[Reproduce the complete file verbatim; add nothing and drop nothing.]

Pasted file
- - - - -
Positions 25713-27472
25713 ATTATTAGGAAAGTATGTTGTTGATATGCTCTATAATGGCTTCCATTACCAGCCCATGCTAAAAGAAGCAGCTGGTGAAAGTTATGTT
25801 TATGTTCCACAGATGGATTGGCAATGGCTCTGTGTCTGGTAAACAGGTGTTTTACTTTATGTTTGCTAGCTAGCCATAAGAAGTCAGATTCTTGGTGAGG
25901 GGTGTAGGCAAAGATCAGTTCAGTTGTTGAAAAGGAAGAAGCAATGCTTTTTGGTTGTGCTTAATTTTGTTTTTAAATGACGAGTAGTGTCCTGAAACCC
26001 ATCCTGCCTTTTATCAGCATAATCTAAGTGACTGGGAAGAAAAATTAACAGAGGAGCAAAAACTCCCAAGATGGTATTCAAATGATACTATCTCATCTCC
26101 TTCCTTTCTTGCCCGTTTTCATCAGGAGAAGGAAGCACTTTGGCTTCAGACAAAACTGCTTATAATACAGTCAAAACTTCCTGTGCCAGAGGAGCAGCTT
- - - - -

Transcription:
Positions 25713-27472
25713 ATTATTAGGAAAGTATGTTGTTGATATGCTCTATAATGGCTTCCATTACCAGCCCATGCTAAAAGAAGCAGCTGGTGAAAGTTATGTT
25801 TATGTTCCACAGATGGATTGGCAATGGCTCTGTGTCTGGTAAACAGGTGTTTTACTTTATGTTTGCTAGCTAGCCATAAGAAGTCAGATTCTTGGTGAGG
25901 GGTGTAGGCAAAGATCAGTTCAGTTGTTGAAAAGGAAGAAGCAATGCTTTTTGGTTGTGCTTAATTTTGTTTTTAAATGACGAGTAGTGTCCTGAAACCC
26001 ATCCTGCCTTTTATCAGCATAATCTAAGTGACTGGGAAGAAAAATTAACAGAGGAGCAAAAACTCCCAAGATGGTATTCAAATGATACTATCTCATCTCC
26101 TTCCTTTCTTGCCCGTTTTCATCAGGAGAAGGAAGCACTTTGGCTTCAGACAAAACTGCTTATAATACAGTCAAAACTTCCTGTGCCAGAGGAGCAGCTT